Tuesday, December 22, 2015

Piper On Guns

John Piper thinks Christians should not be encouraged to arm themselves. He said in his reaction to Falwell's comments about being armed with guns (Falwell's view/policy at Liberty University is 4 years old):

For the sake of the safety of his campus, and in view of terrorist activity, President Falwell encouraged the students to get permits to carry guns. After implying that he had a gun in his back pocket, he said, “I just want to take this opportunity to encourage all of you to get your permit. We offer a free course. And let’s teach them a lesson if they ever show up here.” He clarified on December 9 that the policy at Liberty now includes permission to carry guns in the dormitories.
- Piper

But what Falwell actually said

It just blows my mind when I see the president of the United States say that the answer to circumstances like that is more gun control. I mean, if some of those people in that community center had had what I got in my back pocket right now … . I’ve always thought if more good people had conceal-carry permits then we could end those Muslims before they walk in and kill. I just want to take this opportunity to encourage all of you to get your permit. We offer a free course. Let's teach 'em a lesson if they ever show up here.”

In his responses to local and national media and in posts on his personal social media accounts after the Convocation, Falwell clarified his comments, saying that when he referred to “those Muslims,” he was referring to Islamic terrorists, specifically those behind the attacks in Paris and in San Bernardino. 

~Liberty University

Two more times Piper uses that same phrase "teach them a lesson" in his reaction to Falwell, something Piper does constantly to drive home his agenda in his books:

"My main concern in this article is with the appeal to students that stirs them up to have the mindset: Let’s all get guns and teach them a lesson if they come here. "

"If we teach our students that they should carry guns, and then challenge them, “Let’s teach them a lesson if they ever show up here,” do we really think that when the opportunity to lay down their lives comes, they will do what Jim Elliott and his friends did in Ecuador, and refuse to fire their pistols at their killers, while the spears plunged through their chests?"

In Falwell's clarification he stated:

Falwell continued to clarify his comments from Friday:

“As the president of this university community of nearly 15,000 students and 7,000 faculty and staff, I take very seriously my responsibility to keep you safe in an increasingly dangerous world. That’s why in 2011 I asked our Board of Trustees to consider a concealed carry policy. It wasn’t because of Islamic terrorism, it was because what happened (just) up the road at Virginia Tech. More than 30 innocent students and faculty were murdered viciously and none of them had the ability to protect themselves. The day that happened, I thought we needed to do something different here at Liberty. We needed to have a way to protect our students, our faculty, so we instituted this free course in 2011. We were part of only a handful of schools in the United States that had taken that position at that time. Now many schools have followed suit. There are dozens and we have had 1,600 people take that course, 950 here now with concealed carry permits, and after I made those remarks on Friday we had 240 sign up for a course tomorrow night."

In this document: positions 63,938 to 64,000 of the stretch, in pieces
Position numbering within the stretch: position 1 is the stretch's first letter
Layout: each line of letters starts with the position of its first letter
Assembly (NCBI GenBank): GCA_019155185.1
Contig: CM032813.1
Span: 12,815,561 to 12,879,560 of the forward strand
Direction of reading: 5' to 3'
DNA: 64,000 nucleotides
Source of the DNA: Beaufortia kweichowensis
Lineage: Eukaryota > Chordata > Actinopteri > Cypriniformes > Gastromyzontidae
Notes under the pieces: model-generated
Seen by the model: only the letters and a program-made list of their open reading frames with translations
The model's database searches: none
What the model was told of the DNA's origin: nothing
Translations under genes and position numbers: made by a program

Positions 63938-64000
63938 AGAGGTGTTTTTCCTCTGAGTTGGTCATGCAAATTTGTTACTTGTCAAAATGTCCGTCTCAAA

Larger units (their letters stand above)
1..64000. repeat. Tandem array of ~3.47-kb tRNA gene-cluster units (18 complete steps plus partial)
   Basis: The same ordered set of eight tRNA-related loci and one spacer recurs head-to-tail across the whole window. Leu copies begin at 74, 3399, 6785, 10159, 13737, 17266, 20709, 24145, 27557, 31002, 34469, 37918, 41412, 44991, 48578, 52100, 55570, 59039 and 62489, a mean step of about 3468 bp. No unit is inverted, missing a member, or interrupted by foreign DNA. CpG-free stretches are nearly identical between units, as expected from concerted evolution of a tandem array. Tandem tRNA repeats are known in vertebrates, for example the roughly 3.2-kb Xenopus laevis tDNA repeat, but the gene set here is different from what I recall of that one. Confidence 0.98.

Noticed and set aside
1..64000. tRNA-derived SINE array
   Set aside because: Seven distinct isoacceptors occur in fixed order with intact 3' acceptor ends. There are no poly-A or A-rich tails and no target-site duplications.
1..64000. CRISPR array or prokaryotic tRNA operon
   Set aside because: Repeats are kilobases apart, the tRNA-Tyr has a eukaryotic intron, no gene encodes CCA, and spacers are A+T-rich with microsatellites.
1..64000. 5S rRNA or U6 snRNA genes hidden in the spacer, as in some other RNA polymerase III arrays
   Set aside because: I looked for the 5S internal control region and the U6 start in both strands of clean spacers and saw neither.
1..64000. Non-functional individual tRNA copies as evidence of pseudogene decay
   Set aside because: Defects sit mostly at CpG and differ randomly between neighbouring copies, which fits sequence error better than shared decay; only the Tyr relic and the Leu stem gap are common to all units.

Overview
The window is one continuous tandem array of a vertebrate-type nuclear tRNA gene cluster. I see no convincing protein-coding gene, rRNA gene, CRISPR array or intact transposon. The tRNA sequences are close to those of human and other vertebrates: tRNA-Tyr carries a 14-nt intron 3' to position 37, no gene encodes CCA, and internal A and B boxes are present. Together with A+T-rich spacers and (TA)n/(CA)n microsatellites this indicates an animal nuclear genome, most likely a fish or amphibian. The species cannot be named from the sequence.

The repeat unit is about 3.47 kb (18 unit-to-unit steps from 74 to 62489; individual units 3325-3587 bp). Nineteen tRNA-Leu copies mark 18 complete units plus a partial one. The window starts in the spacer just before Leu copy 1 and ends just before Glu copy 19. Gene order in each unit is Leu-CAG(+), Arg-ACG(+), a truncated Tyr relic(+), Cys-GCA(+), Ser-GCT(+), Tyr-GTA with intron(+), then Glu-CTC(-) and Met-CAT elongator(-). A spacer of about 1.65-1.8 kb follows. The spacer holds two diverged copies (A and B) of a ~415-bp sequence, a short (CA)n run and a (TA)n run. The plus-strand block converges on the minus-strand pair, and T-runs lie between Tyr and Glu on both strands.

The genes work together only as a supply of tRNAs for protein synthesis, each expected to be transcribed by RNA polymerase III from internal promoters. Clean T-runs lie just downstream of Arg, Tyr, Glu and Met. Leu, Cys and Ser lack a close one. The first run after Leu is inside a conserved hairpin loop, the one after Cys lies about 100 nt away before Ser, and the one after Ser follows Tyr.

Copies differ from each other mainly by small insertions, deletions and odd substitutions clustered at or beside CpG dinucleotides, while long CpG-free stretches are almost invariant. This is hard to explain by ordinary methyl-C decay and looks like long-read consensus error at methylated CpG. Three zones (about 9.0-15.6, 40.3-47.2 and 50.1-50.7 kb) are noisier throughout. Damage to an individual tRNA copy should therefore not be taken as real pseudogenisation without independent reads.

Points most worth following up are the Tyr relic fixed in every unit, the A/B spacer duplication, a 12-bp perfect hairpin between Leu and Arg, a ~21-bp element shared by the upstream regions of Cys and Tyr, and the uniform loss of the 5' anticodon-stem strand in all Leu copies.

End quote.

It seems his policy was made 4 years due to the Virginia Tech incident, not something recent as a reaction out of emotion from just a few weeks ago.

I agree that Scripture clearly teaches that we are not to take justice into our own hands, yet Scripture also tells us to protect the innocent lives. Jesus did tell the disciples to take a sword with them, which was a defensive weapon. If Jesus were a pacifist, would He not have commanded them to take NO sword?

Piper seems to think that defensive tactics to save a life is the same thing as avenging blood. That's not fair nor honest. The two are wholly different. It's one thing to defend a life when being shot at or raped; it's quite another to go looking for a person in order to shoot them down because you think you can get justice right there and then. 

Piper went on to say: "I think I can say with complete confidence that the identification of Christian security with concealed weapons will cause no one to ask a reason for the hope that is in us. They will know perfectly well where our hope is. It’s in our pocket."  So seriously, if a man is raping your daughter, you are going to just stand there and preach the Gospel (Piper's view of what kind of gospel can save is another issue that I've addressed here)? It seems to me that Piper is on the verge of having more concern for the criminal than the loved one. Then again, Piper is a social justice advocate and his close friend is a Marxist, so this perversion of justice vs the Gospel is, while twisted, more in line with liberalism.